I bet a cautious user like yourself would do fine with it. Check out this page I found on how to use it step by step with pictures:

http://www.properautocare.com/meninpol.html

I tell you what. I'll try mine out as a total nooby without anyone showing me what to do and post the results good or bad, with pictures, even if it's embarassing... but I'll start on my wife's old Honda and not my Boxster. I'm no idiot!
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Last edited by RandallNeighbour; 08-15-2005 at 06:47 PM.
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Old 08-15-2005, 08:05 PM   #11
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Porter Cable -- Buy It

If you have a darker car and want to make (and keep) it looking great a PC is the way to go. (It works great on white/lighter cars too but ... they are less susceptible to visible swirls.) The autopia website has a great how-to as does the roadfly detailing forum. It makes the detailing job faster/easier/better. It can be done wrong but takes some serious stupidity to do so. Most buffer induced night mares are from rotary buffers. ROs are more forgiving. The PC and Microfiber are must haves for modern detailing. Obviously IMHO.
ATB,
Tom

PS Its use can be addictive though.
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Old 08-16-2005, 06:09 AM   #12
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Quote:
Originally Posted by RandallNeighbour
I tell you what. I'll try mine out as a total nooby without anyone showing me what to do and post the results good or bad, with pictures, even if it's embarassing... but I'll start on my wife's old Honda and not my Boxster. I'm no idiot!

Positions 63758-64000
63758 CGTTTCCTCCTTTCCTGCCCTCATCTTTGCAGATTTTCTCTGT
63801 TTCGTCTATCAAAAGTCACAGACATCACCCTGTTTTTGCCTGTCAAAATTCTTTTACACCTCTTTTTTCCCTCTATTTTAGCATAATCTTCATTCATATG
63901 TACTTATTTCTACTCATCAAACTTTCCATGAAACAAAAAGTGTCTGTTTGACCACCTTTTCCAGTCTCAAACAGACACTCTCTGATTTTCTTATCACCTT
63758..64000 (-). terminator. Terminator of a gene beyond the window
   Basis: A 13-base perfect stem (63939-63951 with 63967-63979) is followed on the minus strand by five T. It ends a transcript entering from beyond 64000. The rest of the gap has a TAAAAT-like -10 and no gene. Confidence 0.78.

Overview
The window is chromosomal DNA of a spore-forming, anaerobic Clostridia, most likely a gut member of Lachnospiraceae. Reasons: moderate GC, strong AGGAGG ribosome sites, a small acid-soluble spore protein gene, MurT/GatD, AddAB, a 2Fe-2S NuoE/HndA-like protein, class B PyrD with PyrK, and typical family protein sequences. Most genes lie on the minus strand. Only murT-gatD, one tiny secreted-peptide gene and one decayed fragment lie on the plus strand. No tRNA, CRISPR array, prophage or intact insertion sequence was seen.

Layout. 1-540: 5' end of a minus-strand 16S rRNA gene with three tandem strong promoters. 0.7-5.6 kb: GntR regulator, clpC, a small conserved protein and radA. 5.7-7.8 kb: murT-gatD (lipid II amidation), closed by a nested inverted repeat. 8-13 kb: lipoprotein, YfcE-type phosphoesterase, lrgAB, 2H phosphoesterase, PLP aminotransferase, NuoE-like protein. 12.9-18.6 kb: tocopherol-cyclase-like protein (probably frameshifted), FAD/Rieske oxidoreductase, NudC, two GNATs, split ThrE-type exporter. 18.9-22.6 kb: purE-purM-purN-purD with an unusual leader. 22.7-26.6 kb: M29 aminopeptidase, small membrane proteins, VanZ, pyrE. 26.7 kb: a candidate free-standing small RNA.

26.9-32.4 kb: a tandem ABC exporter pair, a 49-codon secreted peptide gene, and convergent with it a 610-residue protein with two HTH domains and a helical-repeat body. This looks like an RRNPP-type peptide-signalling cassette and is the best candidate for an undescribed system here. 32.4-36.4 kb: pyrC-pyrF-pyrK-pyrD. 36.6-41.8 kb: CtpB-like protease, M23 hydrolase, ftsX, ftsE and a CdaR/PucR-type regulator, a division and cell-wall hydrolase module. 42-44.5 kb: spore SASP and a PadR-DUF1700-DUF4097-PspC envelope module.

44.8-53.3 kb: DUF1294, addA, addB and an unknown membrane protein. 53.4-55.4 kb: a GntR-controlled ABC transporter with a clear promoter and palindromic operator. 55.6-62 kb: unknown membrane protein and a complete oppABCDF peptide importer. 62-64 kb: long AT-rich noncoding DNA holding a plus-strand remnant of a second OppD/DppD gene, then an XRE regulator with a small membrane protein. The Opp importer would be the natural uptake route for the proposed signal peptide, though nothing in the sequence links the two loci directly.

I did just that, but on my DD Subaru - you can see the before/after comparison in this thread.

It does get addictive. Do be careful on the edges - I used low tack masking tape on the panel edges and actually managed to eat through the tape in one place (paper is paper after all) where the seam was slightly off between two panels. Use the tape and you'll have nothing to fear about seams/edges. Working on the body of the paint is much easier and less risk if you're not doing something like putting all your weight into the tool.

I used the Poor Boy's World polishes combined with Lake Country 6.5" "Variable Contact" pads - Yellow (#46-576VC), then White (#46-676VC).

BTW, I've not had time since to finish the hood, so I'm still daily seeing the before/after comparison... will fix this weekend.
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Old 08-16-2005, 06:27 AM   #13
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They were probably referring to a rotary buffer!

St. Louis - There are two popular types of polishers. The Porter Cable 7424 is an orbital buffer. Then there's the rotary buffer. The PC is far safer. Just use the Sonus or Lake County pads, erring on the side of caution when using a heavier duty polish or swirl remover - try the softer pads before moving to the firmer "cutting" pads. I got this from the Meguiar's site:

(The orbital buffer is) specially designed to run in an eccentric circular motion. This safe, random pattern doesn't apply torque to the surface, and assures the buffer never concentrates its energy in one spot, unlike your hand or a regular rotary buffer.

If you use a rotary buffer and are not skilled in its use, you can easily apply too much pressure to the paint and burn right through it, requiring a new paint job. For the same reason, do not use buffers that are attached to power drills.


You'll be fine with a PC. It's great for your car and was really designed for sanding. So if you do any woodwork, you'll again have the perfect tool.